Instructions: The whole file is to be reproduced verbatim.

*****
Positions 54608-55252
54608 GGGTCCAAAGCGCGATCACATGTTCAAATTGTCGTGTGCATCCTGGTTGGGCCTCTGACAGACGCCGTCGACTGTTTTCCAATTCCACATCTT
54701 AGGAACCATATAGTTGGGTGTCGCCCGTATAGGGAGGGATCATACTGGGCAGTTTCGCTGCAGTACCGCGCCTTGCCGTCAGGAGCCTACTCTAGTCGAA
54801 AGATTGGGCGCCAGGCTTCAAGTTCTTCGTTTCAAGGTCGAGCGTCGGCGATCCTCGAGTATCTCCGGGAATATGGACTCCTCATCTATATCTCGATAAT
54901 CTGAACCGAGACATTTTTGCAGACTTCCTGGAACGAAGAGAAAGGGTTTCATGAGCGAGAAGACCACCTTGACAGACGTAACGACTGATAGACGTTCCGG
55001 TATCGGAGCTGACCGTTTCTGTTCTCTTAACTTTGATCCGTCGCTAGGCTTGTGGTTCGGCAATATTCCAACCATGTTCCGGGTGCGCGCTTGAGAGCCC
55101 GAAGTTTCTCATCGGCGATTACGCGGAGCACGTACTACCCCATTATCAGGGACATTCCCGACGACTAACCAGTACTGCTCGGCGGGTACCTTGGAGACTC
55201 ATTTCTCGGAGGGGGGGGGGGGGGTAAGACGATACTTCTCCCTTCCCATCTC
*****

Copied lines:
Positions 54608-55252
54608 GGGTCCAAAGCGCGATCACATGTTCAAATTGTCGTGTGCATCCTGGTTGGGCCTCTGACAGACGCCGTCGACTGTTTTCCAATTCCACATCTT
54701 AGGAACCATATAGTTGGGTGTCGCCCGTATAGGGAGGGATCATACTGGGCAGTTTCGCTGCAGTACCGCGCCTTGCCGTCAGGAGCCTACTCTAGTCGAA
54801 AGATTGGGCGCCAGGCTTCAAGTTCTTCGTTTCAAGGTCGAGCGTCGGCGATCCTCGAGTATCTCCGGGAATATGGACTCCTCATCTATATCTCGATAAT
54901 CTGAACCGAGACATTTTTGCAGACTTCCTGGAACGAAGAGAAAGGGTTTCATGAGCGAGAAGACCACCTTGACAGACGTAACGACTGATAGACGTTCCGG
55001 TATCGGAGCTGACCGTTTCTGTTCTCTTAACTTTGATCCGTCGCTAGGCTTGTGGTTCGGCAATATTCCAACCATGTTCCGGGTGCGCGCTTGAGAGCCC
55101 GAAGTTTCTCATCGGCGATTACGCGGAGCACGTACTACCCCATTATCAGGGACATTCCCGACGACTAACCAGTACTGCTCGGCGGGTACCTTGGAGACTC
55201 ATTTCTCGGAGGGGGGGGGGGGGGTAAGACGATACTTCTCCCTTCCCATCTC